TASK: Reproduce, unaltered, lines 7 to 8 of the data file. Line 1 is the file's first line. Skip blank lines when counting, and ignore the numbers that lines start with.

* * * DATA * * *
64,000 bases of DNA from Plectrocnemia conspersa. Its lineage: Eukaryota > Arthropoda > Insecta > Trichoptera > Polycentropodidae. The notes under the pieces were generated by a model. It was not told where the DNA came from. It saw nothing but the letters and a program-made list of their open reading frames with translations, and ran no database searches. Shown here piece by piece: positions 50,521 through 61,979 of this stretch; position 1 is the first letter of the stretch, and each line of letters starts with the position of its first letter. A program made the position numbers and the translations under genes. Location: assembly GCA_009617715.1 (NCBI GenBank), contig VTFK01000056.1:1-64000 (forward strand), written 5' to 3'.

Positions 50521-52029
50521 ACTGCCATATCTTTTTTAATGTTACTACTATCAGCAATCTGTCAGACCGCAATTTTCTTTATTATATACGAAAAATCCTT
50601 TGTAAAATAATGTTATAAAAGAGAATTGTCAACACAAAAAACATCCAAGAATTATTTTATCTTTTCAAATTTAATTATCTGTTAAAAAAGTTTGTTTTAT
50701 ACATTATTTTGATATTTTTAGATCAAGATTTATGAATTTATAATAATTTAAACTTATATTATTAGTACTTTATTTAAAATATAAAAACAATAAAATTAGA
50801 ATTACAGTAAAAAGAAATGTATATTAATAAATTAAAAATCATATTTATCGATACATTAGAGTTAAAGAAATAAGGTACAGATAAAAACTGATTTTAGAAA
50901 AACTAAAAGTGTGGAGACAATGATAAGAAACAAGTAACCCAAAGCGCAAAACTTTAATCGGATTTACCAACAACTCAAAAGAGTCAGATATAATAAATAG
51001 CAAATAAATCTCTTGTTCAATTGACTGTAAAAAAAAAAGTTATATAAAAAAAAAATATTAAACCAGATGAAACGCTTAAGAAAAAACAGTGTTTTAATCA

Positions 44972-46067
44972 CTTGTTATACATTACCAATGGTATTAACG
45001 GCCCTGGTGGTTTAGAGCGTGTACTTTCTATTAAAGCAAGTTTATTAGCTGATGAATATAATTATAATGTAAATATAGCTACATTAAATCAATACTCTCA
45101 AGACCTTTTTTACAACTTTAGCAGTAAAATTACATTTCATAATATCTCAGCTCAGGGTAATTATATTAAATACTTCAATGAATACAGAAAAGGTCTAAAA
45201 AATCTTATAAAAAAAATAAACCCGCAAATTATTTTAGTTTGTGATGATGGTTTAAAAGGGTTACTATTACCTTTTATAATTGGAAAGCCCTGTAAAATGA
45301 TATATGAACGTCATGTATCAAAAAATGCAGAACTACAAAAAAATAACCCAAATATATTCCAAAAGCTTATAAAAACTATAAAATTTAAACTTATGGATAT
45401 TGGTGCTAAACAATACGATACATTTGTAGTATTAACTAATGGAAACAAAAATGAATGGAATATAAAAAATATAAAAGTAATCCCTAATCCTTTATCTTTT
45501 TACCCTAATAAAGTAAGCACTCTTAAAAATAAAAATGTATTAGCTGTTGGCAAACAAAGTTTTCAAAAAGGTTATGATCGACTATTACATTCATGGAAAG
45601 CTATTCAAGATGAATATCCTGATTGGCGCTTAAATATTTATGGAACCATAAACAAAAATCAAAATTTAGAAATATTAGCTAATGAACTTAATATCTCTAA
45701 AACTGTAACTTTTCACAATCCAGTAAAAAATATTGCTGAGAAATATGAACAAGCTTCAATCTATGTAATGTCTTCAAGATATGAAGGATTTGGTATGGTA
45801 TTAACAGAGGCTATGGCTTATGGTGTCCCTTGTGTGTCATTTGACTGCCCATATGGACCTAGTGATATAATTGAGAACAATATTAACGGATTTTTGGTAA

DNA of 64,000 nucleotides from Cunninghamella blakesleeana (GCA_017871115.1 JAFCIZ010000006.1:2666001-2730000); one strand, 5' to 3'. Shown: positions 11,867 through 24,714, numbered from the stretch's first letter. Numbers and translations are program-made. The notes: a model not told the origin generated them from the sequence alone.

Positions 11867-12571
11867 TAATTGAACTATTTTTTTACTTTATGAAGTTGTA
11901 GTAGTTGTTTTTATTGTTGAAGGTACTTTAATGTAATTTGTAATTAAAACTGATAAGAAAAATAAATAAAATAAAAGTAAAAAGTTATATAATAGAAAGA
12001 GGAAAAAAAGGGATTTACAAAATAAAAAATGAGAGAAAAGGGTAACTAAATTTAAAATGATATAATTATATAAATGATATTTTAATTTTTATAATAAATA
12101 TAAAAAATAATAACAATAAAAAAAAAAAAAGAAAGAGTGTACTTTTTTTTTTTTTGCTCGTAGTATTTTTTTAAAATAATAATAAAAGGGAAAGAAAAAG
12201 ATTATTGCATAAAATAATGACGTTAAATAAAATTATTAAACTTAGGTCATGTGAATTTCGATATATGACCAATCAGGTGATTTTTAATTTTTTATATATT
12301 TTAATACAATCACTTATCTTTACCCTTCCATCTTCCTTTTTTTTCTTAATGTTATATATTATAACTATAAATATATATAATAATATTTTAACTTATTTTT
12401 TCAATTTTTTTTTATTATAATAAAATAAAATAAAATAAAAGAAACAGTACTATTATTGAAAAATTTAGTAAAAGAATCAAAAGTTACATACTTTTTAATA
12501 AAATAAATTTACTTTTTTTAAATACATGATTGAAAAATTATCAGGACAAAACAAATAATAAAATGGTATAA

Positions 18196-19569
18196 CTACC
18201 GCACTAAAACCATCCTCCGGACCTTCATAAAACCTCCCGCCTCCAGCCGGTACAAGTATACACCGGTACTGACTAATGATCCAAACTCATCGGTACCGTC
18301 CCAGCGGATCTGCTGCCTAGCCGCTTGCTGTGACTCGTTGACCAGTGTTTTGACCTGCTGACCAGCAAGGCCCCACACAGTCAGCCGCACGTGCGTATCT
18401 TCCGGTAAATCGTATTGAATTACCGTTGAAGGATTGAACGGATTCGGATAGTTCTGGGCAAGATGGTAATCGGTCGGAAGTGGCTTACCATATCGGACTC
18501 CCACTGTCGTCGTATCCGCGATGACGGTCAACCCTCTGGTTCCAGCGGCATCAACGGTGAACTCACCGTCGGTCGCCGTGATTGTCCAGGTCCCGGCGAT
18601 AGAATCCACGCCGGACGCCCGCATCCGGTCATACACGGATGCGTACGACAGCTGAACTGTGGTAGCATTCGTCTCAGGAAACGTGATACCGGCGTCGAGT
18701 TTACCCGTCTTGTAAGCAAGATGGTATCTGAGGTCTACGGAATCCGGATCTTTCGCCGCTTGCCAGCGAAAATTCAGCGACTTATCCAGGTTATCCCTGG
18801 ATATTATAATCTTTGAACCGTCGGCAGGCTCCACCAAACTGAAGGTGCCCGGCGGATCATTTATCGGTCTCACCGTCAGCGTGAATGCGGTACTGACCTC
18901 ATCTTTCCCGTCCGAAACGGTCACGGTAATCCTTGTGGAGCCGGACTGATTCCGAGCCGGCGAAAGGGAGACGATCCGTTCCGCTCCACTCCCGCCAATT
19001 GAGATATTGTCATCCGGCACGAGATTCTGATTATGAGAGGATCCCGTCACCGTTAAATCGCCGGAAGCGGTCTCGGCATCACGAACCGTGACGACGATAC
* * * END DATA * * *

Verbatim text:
50901 AACTAAAAGTGTGGAGACAATGATAAGAAACAAGTAACCCAAAGCGCAAAACTTTAATCGGATTTACCAACAACTCAAAAGAGTCAGATATAATAAATAG
51001 CAAATAAATCTCTTGTTCAATTGACTGTAAAAAAAAAAGTTATATAAAAAAAAAATATTAAACCAGATGAAACGCTTAAGAAAAAACAGTGTTTTAATCA